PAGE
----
Chinese Name : 益母草
Latin Name : Herba Leonuri
This herb is the entire plant of Leonurus heterophyllus Sweet of the family Labiatae. It is grown in all parts of China, as well as in Asia, Africa, and the United States, harvested in the summer, cleaned, dried in the sun, and used unprocessed.
Leonurus is also called Chinese motherwort. The name of the herb in Chinese means “benefits the mother.” Traditionally, it was used for fevers, postpartum hemorrhage, menorrhagia, and loss of virility. Prolonged use promotes fertility. The juice is used internally for dropsy, difficult labor, dysmenorrhea, fluxes, and constipation, and externally for boils, cancer, ear abscesses, and serpent and insect bites. The extract is administered in cases of complicated or difficult labor.
Today, the herb is prescribed to normalize blood circulation, regulate menstrual flow, and for other gynecological ailments, and as an effective diuretic for nephrotic edema. Leonurus is a good antiaging medicinal herb.
Use of Leonurus in TCM
Pungent and bitter in taste, and slighlty cold, it acts on the heart, liver, and urinary bladder meridians.
Effects, Medicinal Uses, and Combinations
- Invigorates blood circulation and normalizes menstruation: for irregular or stagnant menstruation, distending pain in the lower abdomen, amenorrhea, and postpartum abdominal pain, leonurus can be used alone or with Chinese angelica root (dang gui), enidium rhizome, and red peony root (chi shao), as in Yi Mu Wan. Leonurus extract is therapeutic for dysmenorrhea and amenorrhea caused by blood stasis.
- Dissipates blood stasis and alleviates pain: leonurus is dispensed in a decoction to treat traumatic injury, bruising, and soft-tissue damage with accumulation of blood, swelling, and pain.
- Reduce edema by inducing diuresis: leonurus can be taken alone in a decoction or with hoelen (fu ling) , imperata rhizome (bai mao gen). Plantain herb, and white atractylodes rhizome (bai zhu). It also can be used when urination is difficult because of nephrotic edema and urination with hematuria.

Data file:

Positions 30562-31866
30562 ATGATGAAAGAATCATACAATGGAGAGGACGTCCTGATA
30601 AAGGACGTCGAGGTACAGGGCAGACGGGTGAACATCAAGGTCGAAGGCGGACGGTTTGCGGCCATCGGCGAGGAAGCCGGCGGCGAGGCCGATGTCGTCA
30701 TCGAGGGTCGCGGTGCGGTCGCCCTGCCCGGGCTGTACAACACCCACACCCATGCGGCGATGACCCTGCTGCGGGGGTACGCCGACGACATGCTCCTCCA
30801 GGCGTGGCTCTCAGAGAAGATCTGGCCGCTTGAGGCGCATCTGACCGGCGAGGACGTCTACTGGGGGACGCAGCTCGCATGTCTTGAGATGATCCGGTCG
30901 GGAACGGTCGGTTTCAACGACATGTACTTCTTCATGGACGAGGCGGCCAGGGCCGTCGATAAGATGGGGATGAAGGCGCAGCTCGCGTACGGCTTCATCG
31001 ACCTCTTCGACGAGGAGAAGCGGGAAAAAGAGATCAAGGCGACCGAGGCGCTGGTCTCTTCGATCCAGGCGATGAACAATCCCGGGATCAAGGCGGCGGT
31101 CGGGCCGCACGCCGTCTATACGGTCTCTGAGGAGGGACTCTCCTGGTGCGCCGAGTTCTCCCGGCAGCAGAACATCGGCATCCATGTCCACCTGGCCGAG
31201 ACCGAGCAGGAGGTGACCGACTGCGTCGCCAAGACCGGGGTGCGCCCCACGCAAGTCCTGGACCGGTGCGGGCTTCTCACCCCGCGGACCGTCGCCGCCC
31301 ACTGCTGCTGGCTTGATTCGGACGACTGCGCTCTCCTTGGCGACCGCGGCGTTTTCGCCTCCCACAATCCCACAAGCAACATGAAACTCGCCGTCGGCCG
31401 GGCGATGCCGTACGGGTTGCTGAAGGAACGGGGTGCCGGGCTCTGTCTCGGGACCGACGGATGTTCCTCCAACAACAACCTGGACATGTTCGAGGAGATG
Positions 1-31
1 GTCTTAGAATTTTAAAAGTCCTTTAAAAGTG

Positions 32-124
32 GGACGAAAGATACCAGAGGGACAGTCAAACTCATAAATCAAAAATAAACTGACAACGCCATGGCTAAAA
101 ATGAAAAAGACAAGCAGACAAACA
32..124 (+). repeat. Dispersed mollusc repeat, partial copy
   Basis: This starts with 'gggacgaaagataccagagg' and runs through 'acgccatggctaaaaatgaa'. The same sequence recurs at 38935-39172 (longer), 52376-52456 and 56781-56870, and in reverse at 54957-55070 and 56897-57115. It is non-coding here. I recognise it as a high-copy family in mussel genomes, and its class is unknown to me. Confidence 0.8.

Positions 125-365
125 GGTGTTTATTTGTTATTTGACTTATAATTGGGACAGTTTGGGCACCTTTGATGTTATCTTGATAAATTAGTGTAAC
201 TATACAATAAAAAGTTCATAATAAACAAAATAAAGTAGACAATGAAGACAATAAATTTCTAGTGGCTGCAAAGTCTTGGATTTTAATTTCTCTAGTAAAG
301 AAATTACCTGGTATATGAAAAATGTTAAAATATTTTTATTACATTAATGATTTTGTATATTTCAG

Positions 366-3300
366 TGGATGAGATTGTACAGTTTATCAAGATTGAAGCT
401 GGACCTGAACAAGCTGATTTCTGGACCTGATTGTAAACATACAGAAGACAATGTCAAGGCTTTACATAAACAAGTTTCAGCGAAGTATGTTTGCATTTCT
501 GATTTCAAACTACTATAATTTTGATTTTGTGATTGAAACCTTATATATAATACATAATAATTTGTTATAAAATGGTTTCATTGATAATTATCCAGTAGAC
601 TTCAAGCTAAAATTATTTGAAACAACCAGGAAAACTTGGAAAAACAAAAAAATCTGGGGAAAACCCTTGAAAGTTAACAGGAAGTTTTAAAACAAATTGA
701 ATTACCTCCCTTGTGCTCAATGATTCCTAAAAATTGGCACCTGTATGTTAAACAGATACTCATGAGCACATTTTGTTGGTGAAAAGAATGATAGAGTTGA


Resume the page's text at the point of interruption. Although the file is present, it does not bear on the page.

- Treat hypertension: to treat hypertension, leonurus is blended with prunella spike, scute root, gambir, eucommia bark, licorice root and loranthus. For primary (essential) hypertension, it is combined with siegesbeckia, prunella, and gambir in a decoction.
In a decoction of 10 to 15 g.
People who are yin deficient, anemic, or pregnant should not use leonurus herb. Do not overdose.
Side Effects and Toxicity
The herb has low toxicity. Multiple and long-term oral use produced no toxic reactions. Intramuscular administration of the injection solution of the herb did not cause any side effects except dry mouth or shortened sleep. Toxicological studies showed that the LD50 value of the injection solution of the herb was 30 to 60 g/kg in mice by intravenous administration.
Leonurus contains the alkaloids leonurine, stachydrine, leonurine A and B, leonuridine, and leonurinine. Other ingredients include rutine, fumaric acid, lauric acid, linolenic acid, sitosterol, stachyose, 4-guaridino-1-butanol, 4-guanidino-gutyric acid, carotene, and vitamins A,B,C and K.
- Action on the uterus : the aqueous decoction, alcohol extract, and alkaloid leonurine decoction was excitatory on rat, rabbit, dog, and cat uteruses. It increased the tension and contractions of the uterus, and speeded up the frequency of contractions.
- Action on blood pressure: an oral leonurus decoction lowers blood pressure, dilates blood vessel (particularly on peripheral blood vessels) and is a diuretic.
- Inhibits blood coagulation and fibrinolysis, and prevents blood clots.
- Demonstrated inhibination on the CNS in experimental frogs and stimulated respiration.
- Antimicrobial and antifungal.
A decoction of leonurus was given to patients with acute glomerulonephritis, and all were healed. The shortest recovery was within five days; the longest recovery was within thirty-six days. The cases were followed up for five years and there was no recurrence sequelae.